AIR10/6200 & AIR2/12264
SARAH (Search and Rescue and Homing) beacon
notes by Paul Fuller
gave technical details on SARAH (Search And
Rescue And Homing), which had been developed for the Ministry of
Supply for the Navy, RAF and civilian ships and aircraft, and
which was a standard NATO piece of equipment. There is an
excellent photo and diagrams showing where the detecting aerials
for SARAH had to be positioned on search and rescue aircraft and
When operating at its maximum power of 15 Watts SARAH could be detected up to 60 Nautical Miles away by an aircraft flying at 10,000 feet, and up to 6 miles away by a rescue launch with a 30 foot aerial. The beacon could last for 20 hours on full power and I think it could also be used as a telephone.
described how SARAH was chosen instead of TALBE (which
was preferred by the Royal Navy), had been developed by Utra
Electric Limited of Western Avenue [the A40], Acton, W3 and
tested at Boscombe Down in December 1955. The British Joint
communications-Electronics Board at the Admiralty (minutes were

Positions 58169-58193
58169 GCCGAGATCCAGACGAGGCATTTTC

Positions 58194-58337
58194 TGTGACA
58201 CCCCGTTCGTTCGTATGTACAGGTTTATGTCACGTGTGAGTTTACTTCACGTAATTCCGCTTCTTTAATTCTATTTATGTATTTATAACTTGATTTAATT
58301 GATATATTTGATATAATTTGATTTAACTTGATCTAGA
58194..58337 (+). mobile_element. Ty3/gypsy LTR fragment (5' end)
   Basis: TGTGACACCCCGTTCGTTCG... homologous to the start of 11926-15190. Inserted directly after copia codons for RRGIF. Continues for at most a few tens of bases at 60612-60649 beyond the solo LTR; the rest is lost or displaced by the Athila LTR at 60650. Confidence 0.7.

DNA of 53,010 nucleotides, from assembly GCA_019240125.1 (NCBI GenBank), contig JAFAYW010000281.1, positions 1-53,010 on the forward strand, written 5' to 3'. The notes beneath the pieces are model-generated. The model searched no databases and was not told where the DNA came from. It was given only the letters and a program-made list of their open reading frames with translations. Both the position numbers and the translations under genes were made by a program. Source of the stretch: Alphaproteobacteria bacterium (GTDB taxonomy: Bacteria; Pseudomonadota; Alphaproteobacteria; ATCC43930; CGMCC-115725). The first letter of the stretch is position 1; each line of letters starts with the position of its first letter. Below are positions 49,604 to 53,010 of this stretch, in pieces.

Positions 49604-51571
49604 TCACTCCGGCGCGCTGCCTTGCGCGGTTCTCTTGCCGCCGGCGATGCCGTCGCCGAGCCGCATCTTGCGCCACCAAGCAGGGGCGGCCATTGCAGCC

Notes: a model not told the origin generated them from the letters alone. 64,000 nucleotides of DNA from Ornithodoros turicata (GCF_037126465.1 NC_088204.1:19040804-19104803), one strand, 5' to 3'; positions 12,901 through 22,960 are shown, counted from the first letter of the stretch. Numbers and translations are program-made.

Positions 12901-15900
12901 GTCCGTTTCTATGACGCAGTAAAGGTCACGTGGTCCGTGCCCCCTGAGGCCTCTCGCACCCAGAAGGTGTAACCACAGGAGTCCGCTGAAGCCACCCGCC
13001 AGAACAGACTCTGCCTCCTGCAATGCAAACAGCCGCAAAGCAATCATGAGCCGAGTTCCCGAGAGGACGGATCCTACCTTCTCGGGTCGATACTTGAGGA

copied to the Air Ministry).
There was an interesting comment by Wing Commander M.C. Bunting in a loose minute dated 27 September 1955 which said that "accurate fixes will not always be readily available at low level. Navigational errors of up to 4 to 5 miles might occur".
Hugely ironically SARAH had also been tested at Wright Field near Dayton Ohio 26/7/54-3/9/54 by the USAF.
I tried to track down SARAH's role with the Atomic Research unit and was very pleased to find out that there was an Atomic Energy Research unit at Hamilton Dock Lowestoft. File MAF209/315 gives details of this unit's work but there is no mention of balloons. The unit investigated the effect of radioactive waste on fishing stocks.